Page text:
While hardware was long-considered to be the foundation of IT, the tides are now turning. A brief glimpse into the not-too-distant past, and you’ll see that you simply couldn’t deploy an application without needing to configure dozens of servers and hardware appliances. While staff were shackled by time consuming and resource intensive activities, CTOs were faced with the challenges of proprietary physical hardware which was expensive, slow, and hindering efforts towards their digital transformation goals.
It’s a scene many of us recognise, but one that is thankfully fading. Thanks to the success and dominance of virtualisation and cloud environments, hardware’s grasp on infrastructure is being lessened, as enterprises commoditise or outsource hardware considerations. While these trends have been chipping away at hardware’s control of the data centre for years, it’s never been more evident than right now.
But let’s not get ahead of ourselves yet. There’s no denying that the software-defined advancements in recent years have disrupted the traditional data centre, but the majority of enterprise applications still reside in the data centre. To find the culprit for this, look no further than hardware appliances. Consider if you will legacy appliances such like hardware load balancers, which make up for their shortcomings with robust security features and controls. Then consider cloud native load balancers, which hold their own in terms of automation, elasticity, and price; but for many organisations, questions still remain around security. Both options appear to be a compromise.
It’s a dilemma faced by a growing number of organisations each year – how to address the tricky question as to how you can combine the features of hardware appliances, with the speed and performance of cloud native solutions. Of course, we want to have our cake and eat it, but is that really possible?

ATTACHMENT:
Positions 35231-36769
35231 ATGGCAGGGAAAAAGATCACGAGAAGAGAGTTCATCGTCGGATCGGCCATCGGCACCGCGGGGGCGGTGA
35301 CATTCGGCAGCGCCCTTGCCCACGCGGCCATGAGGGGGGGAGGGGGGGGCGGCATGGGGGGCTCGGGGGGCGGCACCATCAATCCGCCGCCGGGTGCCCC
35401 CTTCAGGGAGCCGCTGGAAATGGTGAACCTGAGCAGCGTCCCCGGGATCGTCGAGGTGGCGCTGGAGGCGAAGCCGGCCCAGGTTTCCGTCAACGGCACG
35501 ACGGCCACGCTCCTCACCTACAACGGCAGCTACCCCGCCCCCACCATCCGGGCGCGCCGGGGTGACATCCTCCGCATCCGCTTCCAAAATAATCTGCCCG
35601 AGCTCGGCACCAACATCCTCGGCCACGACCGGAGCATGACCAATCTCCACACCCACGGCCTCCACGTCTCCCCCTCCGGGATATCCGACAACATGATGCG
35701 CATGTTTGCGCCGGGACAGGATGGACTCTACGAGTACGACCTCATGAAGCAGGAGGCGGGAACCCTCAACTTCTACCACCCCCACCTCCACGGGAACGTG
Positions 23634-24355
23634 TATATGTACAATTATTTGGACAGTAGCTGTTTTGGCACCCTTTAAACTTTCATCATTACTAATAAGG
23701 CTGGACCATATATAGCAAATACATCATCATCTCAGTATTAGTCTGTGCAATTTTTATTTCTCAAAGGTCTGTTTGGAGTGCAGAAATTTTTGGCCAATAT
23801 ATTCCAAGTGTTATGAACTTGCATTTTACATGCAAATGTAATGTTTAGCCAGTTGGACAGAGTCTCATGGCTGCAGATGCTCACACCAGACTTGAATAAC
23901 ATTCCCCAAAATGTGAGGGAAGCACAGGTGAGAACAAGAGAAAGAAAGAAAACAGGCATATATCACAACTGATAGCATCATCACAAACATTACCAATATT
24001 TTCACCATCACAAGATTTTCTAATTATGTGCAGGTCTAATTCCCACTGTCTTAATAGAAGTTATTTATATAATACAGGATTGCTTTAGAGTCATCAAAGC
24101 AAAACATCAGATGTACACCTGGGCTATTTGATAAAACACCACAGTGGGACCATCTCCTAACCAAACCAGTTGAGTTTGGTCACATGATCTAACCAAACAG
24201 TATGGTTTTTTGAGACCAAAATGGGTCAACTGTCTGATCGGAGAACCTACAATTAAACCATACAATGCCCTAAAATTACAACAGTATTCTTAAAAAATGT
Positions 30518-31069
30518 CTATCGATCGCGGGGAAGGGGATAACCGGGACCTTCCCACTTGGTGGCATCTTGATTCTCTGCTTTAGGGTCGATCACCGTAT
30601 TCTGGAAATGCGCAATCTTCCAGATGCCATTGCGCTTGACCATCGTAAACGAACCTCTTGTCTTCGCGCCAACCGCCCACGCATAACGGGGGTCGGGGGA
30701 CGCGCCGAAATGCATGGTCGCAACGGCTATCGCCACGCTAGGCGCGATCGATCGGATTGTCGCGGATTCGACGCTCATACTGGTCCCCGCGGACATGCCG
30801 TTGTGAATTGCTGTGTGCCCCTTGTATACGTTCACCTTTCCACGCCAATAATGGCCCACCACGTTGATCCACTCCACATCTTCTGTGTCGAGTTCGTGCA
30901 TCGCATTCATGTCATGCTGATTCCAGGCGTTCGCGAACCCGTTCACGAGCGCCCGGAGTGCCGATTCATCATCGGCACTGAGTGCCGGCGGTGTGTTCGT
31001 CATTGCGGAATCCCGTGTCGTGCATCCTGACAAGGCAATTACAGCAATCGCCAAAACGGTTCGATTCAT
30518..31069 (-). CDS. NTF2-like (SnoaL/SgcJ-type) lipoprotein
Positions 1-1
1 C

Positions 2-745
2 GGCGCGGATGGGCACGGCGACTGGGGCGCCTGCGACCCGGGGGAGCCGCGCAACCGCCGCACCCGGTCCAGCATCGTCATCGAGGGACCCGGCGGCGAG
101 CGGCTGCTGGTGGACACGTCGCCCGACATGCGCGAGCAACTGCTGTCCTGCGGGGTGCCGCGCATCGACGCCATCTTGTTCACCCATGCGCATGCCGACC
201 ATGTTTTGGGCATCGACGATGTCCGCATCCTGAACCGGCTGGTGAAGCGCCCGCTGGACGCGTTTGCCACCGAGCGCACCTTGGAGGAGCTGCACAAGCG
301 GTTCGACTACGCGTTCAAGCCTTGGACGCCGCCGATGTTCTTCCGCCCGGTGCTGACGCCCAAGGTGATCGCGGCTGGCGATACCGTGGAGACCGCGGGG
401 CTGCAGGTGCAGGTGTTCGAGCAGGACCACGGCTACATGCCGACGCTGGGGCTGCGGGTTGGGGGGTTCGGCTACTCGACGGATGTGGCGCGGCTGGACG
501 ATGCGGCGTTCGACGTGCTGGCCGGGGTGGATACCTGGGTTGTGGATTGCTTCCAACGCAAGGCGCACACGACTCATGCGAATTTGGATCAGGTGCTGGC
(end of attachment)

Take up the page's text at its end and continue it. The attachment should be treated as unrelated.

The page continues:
A recent study by ZK Research looked into this very matter, and part of the findings discovered significant shifts in application delivery practices, as enterprises are automating or adopting cloud-native applications. The research findings were released in a white paper entitled “Legacy Hardware-Based ADCs Are Holding Companies Back” which contains its findings on the difficulties that these legacy appliances create. It went on to describe how by modernising their infrastructure via software, enterprises can address on-demand scalability requirements, improve management and lower costs.
Which brings us back to the question ‘can enterprises really can have their cake and eat it?’ I believe so. With advancements in 100% software solutions, enterprises can harness the power of a next-generation application delivery platforms that provide benefits of both the hardware and cloud native solutions, without the drawbacks of either.
By selecting a solution that includes a smart load balancer, intelligent web application firewall, and elastic service mesh – such as that offered by Avi Networks – organisation’s will reap the rewards of an intelligent analytics engine that provides invaluable visibility into its end-users, applications, and infrastructure. If the platform runs on bare metal, virtual machines, and containers, it will be a truly universal solution, applicable for use cases across all environments.
As each and every organisation looks to get the greatest return on IT investment, they need – and deserve – to get more from the data centre and the cloud. With many hardware appliances – such as legacy load balancers – standing in their way, it’s time to take a stand against hardware. Those savvy organisations that look to remove their dependency on hardware appliances, will not only maximise their investment in both their data centre and the cloud, but their digital transformation efforts will also be accelerated. The benefits of migrating more applications to the cloud – or bringing cloud-like agility to the data centre – are clear to see, and can only be achieved through software.